Monday, May 23, 2016

Looking at Movies (First Run) - Angry Birds (2016)

Since not many three-year-olds own smartphones, it is safe to assume that companies develop game apps for teenagers and adults. Every once in a while, a game app comes along that somehow finds an audience with really young children, like three-year-olds. My grandson is three and he is obsessed with Angry Birds. He loves the games and he loves the cartoons. But he is still not the target market for the game. That is why game apps live in this confused and strange world that makes marketing a disaster.

So you have a game that creates a cartoon that is popular with small children, but it is played on a platform owned by teenagers and adults. In a perfect world, Rovio should just accept its success, keep adding to its one billion downloads, and keep making truckloads of money from its cartoons. But then Rovio decided to make a movie and try to bring all of its target audiences together. If there is one thing a new movie studio like Rovio needs to learn, it is that you cannot please everyone. No matter how hard you try.

I could tell Rovio didn't have a real audience for this movie when I started to read the list of actors. Sure, there are plenty of movies that bring old and young actors and talent together with plenty of success. But in most animated movies, the older actors are used to voice the older characters. In Angry Birds, Rovio uses Sean Penn to voice one of the main characters, and then brings in some YouTube personalities to do other voices. To me, an eclectic mix of actors needs the right kind of movie to be able to work together, and this just isn't the right kind of movie.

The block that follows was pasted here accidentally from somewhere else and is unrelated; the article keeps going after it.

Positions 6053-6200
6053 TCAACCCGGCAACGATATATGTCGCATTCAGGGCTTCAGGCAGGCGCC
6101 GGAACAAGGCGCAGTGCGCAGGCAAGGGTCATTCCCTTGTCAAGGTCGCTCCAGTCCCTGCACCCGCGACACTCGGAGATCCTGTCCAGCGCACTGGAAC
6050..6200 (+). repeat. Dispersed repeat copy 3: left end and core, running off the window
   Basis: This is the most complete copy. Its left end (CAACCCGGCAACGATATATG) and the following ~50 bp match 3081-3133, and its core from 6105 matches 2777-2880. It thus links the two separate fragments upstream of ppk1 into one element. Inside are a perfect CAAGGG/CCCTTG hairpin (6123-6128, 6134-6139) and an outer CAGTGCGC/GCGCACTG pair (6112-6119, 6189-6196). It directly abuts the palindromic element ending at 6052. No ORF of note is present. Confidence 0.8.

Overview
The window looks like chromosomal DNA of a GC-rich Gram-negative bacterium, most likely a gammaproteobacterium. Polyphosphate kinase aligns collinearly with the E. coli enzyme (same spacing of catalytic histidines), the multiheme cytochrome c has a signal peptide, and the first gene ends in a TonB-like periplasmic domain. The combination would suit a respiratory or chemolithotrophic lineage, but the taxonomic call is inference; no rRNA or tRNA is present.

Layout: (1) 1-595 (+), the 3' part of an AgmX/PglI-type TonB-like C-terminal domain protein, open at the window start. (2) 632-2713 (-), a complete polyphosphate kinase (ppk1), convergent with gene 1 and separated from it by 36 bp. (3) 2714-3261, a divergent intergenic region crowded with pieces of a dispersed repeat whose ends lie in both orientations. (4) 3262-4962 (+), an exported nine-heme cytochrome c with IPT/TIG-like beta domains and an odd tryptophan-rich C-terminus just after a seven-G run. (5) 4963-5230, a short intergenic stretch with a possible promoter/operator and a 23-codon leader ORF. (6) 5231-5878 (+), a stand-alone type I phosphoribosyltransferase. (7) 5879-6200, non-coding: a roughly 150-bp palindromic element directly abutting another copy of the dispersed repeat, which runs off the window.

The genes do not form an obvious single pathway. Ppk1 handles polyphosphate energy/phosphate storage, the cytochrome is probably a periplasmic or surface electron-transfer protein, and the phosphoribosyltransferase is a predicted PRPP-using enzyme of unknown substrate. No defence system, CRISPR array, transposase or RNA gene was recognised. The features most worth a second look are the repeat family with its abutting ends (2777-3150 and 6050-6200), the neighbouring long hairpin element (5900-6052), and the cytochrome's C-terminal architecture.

This movie works, and it doesn't works. It works because it does take full advantage of the now iconic images and music it has created (although that song that gets repeated over and over again in the game is only in the movie for a few seconds) and it also uses the video game story that we all know. Where it goes off the track is when it tries to give the video game a backstory, and it mixes adult humor and children's humor in the same movie.

For example, there is a scene that goes for a couple of minutes that shows two of the characters swimming in a lake and doing silly things. My grandson loved that scene, and even I laughed a little. That scene is immediately followed by a three-minute scene of an eagle pissing into the lake. I immediately felt uncomfortable, and my discomfort was rewarded when my grandson asked out loud "What's that?" Yeah, he didn't get it.

Some of the attempts at adult humor in Angry Birds just don't work. The slapstick and kids jokes do their jobs, but the adult humor is simply too basic to work. There is nothing clever about this movie, despite the unbelievable originality it took to create the game.

To get a backstory, the writers had to create a reason why the birds are angry and why the pigs steal the eggs. In the cartoons that are on television, the concept of a backstory is done really well. In the movie, it is extended out to the point where the end is very disturbing. The end is basically: "You have our kids, so we will kill your kids to get our kids back." Which most adults figured was the premise anyways, but my grandson even picked up on it in the movie and he didn't like it.

This is not a terrible movie. My grandson loved it and I am almost certain it did not scar him for life. If your kids love the game, then they will love the movie. But for adults, Angry Birds feels like a patchwork of potentially good ideas that were ruined because they had no focus. The movie gets confusing and almost surreal at times. It is probably worth a watch, but it is not something you will want to see again.

Rating: 2 out of 5

George N Root III sees all of the first run movies at the drive-in, and you should too. Follow him on Twitter @georgenroot3, or send him a message at